Loading presentation...

Present Remotely

Send the link below via email or IM

Copy

Present to your audience

Start remote presentation

  • Invited audience members will follow you as you navigate and present
  • People invited to a presentation do not need a Prezi account
  • This link expires 10 minutes after you close the presentation
  • A maximum of 30 users can follow your presentation
  • Learn more about this feature in our knowledge base article

Do you really want to delete this prezi?

Neither you, nor the coeditors you shared it with will be able to recover it again.

DeleteCancel

Make your likes visible on Facebook?

Connect your Facebook account to Prezi and let your likes appear on your timeline.
You can change this under Settings & Account at any time.

No, thanks

Scaffolding

What IS Scaffolding?
by

Jennifer Lass

on 15 August 2010

Comments (0)

Please log in to add your comment.

Report abuse

Transcript of Scaffolding

Scaffolding What is Scaffolding? "Scaffolding" is defined
as the teaching-and-learning
process, wherein the adult sets mental
"scaffolds" through talk, offering a "vicarious
form of consciousness" (Bruner, 1985). Scaffolding can also
be defined as the process
of providing, and gradually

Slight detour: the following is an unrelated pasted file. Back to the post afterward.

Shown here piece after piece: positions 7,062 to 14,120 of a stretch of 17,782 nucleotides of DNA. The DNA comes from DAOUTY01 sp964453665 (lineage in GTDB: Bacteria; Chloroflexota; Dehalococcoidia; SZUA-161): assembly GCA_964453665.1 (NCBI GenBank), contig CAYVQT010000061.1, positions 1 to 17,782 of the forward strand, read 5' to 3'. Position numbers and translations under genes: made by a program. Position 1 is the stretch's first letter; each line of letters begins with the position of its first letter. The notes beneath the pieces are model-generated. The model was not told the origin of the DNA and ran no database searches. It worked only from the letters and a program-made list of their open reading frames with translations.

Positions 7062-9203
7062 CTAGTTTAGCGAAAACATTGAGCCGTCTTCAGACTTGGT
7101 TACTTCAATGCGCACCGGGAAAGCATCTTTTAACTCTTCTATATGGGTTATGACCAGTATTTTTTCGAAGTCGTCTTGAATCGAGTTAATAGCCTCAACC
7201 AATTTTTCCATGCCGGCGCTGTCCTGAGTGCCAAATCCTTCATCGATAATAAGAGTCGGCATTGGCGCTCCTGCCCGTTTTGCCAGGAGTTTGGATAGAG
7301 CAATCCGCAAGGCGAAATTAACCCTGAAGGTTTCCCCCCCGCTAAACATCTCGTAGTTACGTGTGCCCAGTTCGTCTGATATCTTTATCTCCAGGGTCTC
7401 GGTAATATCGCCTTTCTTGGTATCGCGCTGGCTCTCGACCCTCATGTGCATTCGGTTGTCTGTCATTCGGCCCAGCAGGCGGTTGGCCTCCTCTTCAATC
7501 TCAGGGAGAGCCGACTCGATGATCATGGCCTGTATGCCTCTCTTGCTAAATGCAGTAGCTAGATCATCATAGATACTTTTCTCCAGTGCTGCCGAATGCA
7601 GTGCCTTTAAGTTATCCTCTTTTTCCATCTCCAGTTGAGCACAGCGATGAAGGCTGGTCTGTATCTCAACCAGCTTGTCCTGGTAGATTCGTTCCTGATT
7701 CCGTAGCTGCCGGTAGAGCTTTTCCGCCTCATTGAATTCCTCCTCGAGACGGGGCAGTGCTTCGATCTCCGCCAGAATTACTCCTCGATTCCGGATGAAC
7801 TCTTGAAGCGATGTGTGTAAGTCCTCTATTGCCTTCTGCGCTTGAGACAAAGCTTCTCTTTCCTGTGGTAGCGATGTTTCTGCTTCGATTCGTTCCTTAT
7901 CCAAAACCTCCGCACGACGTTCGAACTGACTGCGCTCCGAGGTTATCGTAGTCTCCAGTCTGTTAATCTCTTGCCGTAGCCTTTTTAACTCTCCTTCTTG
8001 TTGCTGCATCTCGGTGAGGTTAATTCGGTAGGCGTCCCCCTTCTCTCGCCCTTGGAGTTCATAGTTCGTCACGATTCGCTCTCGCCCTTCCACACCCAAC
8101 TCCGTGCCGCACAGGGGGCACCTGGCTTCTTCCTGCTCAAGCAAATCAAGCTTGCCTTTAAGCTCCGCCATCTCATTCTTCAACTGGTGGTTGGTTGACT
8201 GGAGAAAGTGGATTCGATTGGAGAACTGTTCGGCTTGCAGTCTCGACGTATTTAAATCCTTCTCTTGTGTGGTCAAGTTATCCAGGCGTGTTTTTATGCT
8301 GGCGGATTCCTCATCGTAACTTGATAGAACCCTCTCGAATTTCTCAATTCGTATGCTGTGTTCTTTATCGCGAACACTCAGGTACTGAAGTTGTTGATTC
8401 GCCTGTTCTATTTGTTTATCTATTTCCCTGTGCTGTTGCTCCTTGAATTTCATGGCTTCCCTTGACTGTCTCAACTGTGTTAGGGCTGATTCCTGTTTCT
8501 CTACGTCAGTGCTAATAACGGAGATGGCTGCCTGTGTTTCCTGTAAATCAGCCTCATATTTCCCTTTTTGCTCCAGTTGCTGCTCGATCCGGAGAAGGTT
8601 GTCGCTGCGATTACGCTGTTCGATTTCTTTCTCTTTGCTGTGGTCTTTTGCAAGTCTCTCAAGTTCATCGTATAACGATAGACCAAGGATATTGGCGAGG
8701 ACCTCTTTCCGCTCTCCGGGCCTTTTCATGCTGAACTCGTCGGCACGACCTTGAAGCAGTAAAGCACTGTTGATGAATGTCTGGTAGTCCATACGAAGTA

removing, external support
for learning,
(Bodrova,1996). Wood, Bruner,
& Ross (1976)
suggest that the expert
provide scaffolding within
the ZPD to enable the novice to
perform at a higher level. With
scaffolding the task itself is not changed
but what the learner initially does is made
easier with assistance. Gradually, the level of assistance decreases as the learner takes more responsibility for the performance of
the task.
ZPD is
the Zone
of Proximal
Development.
It is foundational in the Vygotskian
Framework. What
is
ZPD,
you
ask? One cannot
have scaffolding
without the ZPD:
Zone of Proximal
Development. It is defined: "Those
behaviors that are on the edge of
emergence. It
has two
levels: 1. The lowest level is
what the children can do
independently. 2. The highest level is what the children can do with maximum assistance, (Bodrova, 1996)." Some history on textual
scaffolding for developing
fluency in beginning readers: In Mesmer's study (2010), she briefly lists some historical textual
scaffolds:
1800's Webster's Blueback Speller and the McGuffey Readers
1930's Dick and Jane with the look-say approach
1960's letter/sound patterns
1980's qualitatively leveled little books
1990's decodable text reemerges
"At various stages of development readers
may need all of the textual scaffolds offered
by all these materials," (Mesmer, 2010). One type of scaffolding: Literacy scaffolding:
As defined by Boyle (1990),
"Temporary frameworks that
offer students immediate
access to the meanings and
pleasure of print." "Storybook reading is another
communication that provides a scaffold by modeling language
and story patterns through a
pleasurable experience shared
with the child by a parent, sibling, teacher, or friend," (Boyle, 1990). "These patterns provide the basis for
comprehending other stories and for
telling and writing them as well, (Boyle,